Spitfire Audio is a British company founded by two film composers looking to revolutionise sampling.Visit Spitfire Audio
Emma’s ‘Dream Phone’ – 3/4
As a starting point for examining alternative time signatures in dance music, let’s begin with E.m.m.a’s 2012 track ‘Dream Phone’, which is in 3/4 time. It’s a great example of a 3/4 beat as it’s an easy track to count along to, following the beat as “1-2-3-1-2-3″ rather than the “1-2-3-4-1-2-3-4″ count you’d use for a 4/4 track.
In an interview with Dummy last year, E.m.m.a explained that the track was her attempt to “change the world with a 3/4 tune shoehorned in a kind of post-dubstep [style]”, tripping up a few DJs in the process. Although the track was written in 3/4, it’s worth noting that there are a number of sections from around the 0:50 mark onwards where the timing would more easily be understood as 6/8. 3/4 and 6/8 are closely related, so the distinction is quite subtle, but this is pertinent for a few reasons. Firstly, it’s a reminder that time signature isn’t just defined by the setting in your DAW or sequencer, but the timing of the notes you play; just because your project’s set to 3/4 (or 4/4, or anything else) doesn’t mean you can’t play melodies in other time signatures.
Secondly, timing is about the listener’s perception just as much as it’s about the writer’s intention (in fact, you could argue that the writer’s intention doesn’t actually matter in most contexts, but the listener’s perception is always critical). Part of the reason ‘Dream Phone’ works so well as a twist on the familiar devices and motifs of dubstep and grime is that it doesn’t sound completely alien, despite its uncommon time signature. You can still follow the groove easily without worrying about counting beats or figuring out time signatures. The first time Keysound’s Dusk and Blackdown played it on Rinse FM, they didn’t realise it was in 3/4 until they had trouble mixing out of it.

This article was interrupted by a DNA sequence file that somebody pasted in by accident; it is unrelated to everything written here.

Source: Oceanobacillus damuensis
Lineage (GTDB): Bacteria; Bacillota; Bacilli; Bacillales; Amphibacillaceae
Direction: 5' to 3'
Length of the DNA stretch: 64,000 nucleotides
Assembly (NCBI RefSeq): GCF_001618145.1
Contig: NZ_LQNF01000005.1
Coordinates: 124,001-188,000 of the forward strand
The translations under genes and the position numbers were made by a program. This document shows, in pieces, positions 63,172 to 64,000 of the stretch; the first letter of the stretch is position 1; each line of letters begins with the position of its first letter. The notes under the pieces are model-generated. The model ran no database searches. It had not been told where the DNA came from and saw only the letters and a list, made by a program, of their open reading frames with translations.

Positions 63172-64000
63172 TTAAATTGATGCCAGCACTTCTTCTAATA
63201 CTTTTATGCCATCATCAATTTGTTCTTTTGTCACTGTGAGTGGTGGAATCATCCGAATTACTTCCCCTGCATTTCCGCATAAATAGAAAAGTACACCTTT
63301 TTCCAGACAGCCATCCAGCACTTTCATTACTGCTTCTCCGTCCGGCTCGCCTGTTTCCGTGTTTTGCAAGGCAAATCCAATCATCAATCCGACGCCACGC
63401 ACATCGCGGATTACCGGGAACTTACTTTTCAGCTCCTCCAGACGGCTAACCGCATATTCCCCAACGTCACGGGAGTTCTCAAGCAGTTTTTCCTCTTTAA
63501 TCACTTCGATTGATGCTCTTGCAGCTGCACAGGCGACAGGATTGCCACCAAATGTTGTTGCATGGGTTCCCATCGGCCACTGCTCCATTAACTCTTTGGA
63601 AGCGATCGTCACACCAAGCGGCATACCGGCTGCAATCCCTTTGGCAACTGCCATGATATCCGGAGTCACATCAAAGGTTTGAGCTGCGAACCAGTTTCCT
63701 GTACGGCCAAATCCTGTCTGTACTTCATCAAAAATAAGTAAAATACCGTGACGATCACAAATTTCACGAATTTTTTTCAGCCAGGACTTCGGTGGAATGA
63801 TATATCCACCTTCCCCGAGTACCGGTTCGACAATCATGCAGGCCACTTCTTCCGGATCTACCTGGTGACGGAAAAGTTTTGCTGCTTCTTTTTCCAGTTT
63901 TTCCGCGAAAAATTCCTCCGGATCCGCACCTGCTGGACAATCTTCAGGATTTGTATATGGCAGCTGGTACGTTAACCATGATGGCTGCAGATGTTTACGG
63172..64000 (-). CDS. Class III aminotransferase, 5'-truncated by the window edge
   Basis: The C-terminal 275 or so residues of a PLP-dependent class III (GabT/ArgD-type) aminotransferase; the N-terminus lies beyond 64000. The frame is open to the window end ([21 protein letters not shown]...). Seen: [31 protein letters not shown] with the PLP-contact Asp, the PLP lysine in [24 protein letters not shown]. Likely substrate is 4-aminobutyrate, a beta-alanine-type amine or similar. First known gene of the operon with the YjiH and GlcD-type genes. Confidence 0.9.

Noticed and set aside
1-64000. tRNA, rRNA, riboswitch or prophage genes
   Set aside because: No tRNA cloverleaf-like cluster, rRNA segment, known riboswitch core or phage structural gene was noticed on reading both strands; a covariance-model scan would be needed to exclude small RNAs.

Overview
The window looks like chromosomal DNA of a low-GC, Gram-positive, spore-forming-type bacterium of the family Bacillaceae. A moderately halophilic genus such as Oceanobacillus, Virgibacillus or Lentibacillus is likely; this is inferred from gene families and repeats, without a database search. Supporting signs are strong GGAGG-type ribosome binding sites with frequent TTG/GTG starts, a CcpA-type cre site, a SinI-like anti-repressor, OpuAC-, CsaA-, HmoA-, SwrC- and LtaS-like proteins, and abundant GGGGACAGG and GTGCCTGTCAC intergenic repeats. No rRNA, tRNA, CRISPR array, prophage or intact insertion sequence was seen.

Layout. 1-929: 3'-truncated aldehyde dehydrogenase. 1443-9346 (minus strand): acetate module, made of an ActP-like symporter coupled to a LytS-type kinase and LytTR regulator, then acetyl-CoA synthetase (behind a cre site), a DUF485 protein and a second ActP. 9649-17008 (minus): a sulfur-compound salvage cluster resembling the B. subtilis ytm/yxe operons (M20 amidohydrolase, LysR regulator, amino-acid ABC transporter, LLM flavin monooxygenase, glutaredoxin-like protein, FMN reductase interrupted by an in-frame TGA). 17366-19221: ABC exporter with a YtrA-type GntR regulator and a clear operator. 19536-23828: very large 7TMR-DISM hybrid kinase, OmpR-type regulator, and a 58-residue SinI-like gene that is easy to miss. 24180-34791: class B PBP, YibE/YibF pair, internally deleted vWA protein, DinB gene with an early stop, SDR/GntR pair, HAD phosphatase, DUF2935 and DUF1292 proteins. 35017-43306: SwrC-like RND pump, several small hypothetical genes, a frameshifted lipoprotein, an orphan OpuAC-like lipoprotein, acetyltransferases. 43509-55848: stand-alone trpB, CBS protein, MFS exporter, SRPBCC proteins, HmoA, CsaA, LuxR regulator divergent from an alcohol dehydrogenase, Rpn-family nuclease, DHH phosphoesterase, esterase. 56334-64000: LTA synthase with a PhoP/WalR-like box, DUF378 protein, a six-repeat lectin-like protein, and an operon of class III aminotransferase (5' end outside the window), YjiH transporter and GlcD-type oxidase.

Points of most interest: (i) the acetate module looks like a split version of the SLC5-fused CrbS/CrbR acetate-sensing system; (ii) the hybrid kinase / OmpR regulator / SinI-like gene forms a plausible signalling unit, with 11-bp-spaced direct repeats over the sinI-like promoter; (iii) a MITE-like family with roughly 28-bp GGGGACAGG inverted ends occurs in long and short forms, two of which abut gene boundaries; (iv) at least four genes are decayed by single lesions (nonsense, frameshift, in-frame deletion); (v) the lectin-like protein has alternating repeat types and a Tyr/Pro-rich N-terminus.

Thirdly, as we discussed in our previous Passing Notes feature on polyrhythms, using multiple time signatures for different elements of a track can also work very effectively for creating unique grooves and rhythms. In the case of 3/4 and 6/8 it’s a very small difference, but it’s also possible to mix and match very different time signatures for more complex polyrhythms. (For a further example of a related idea, take a look at our recent Breakdown feature on Lukid’s ‘USSR’, in which the synth line implies 3/4 before resolving back into 4/4.)
We’ll come back to a second example of this kind of ambiguity later in an Actress track, but first let’s consider some more examples of non-4/4 time signatures.
Kenton Slash Demon’s ‘Ore’ – 6/8
As we noted earlier, 6/8 time is very closely related to 3/4 but with a slightly different feel. We can hear a great example of a 6/8 time signature in ‘Ore’ by Kenton Slash Demon.
The part starting at 0:21 is a perfect example of a 6/8 beat, with the bassline (in yellow in the piano roll below) landing on the quavers and the kick (red) and snare (blue) emphasising every first and fourth quaver:
Here’s a simplified version of that section:
The subsequent change to 4/4 timing at 1:10 also makes the impact of this section all the more powerful.
Passing Notes is sponsored by
Spitfire Audio is a British company founded by two film composers looking to revolutionise sampling.
They set about recording the world’s finest players in the best locations in order to capture samples of unrivalled quality. Used across the music, gaming and film industry, Spitfire has become the go-to for producers and composers looking to add truly authentic sounds to their works.
With offices in Central London and a growing workforce of experienced music, film and recording professionals, their revolution continues.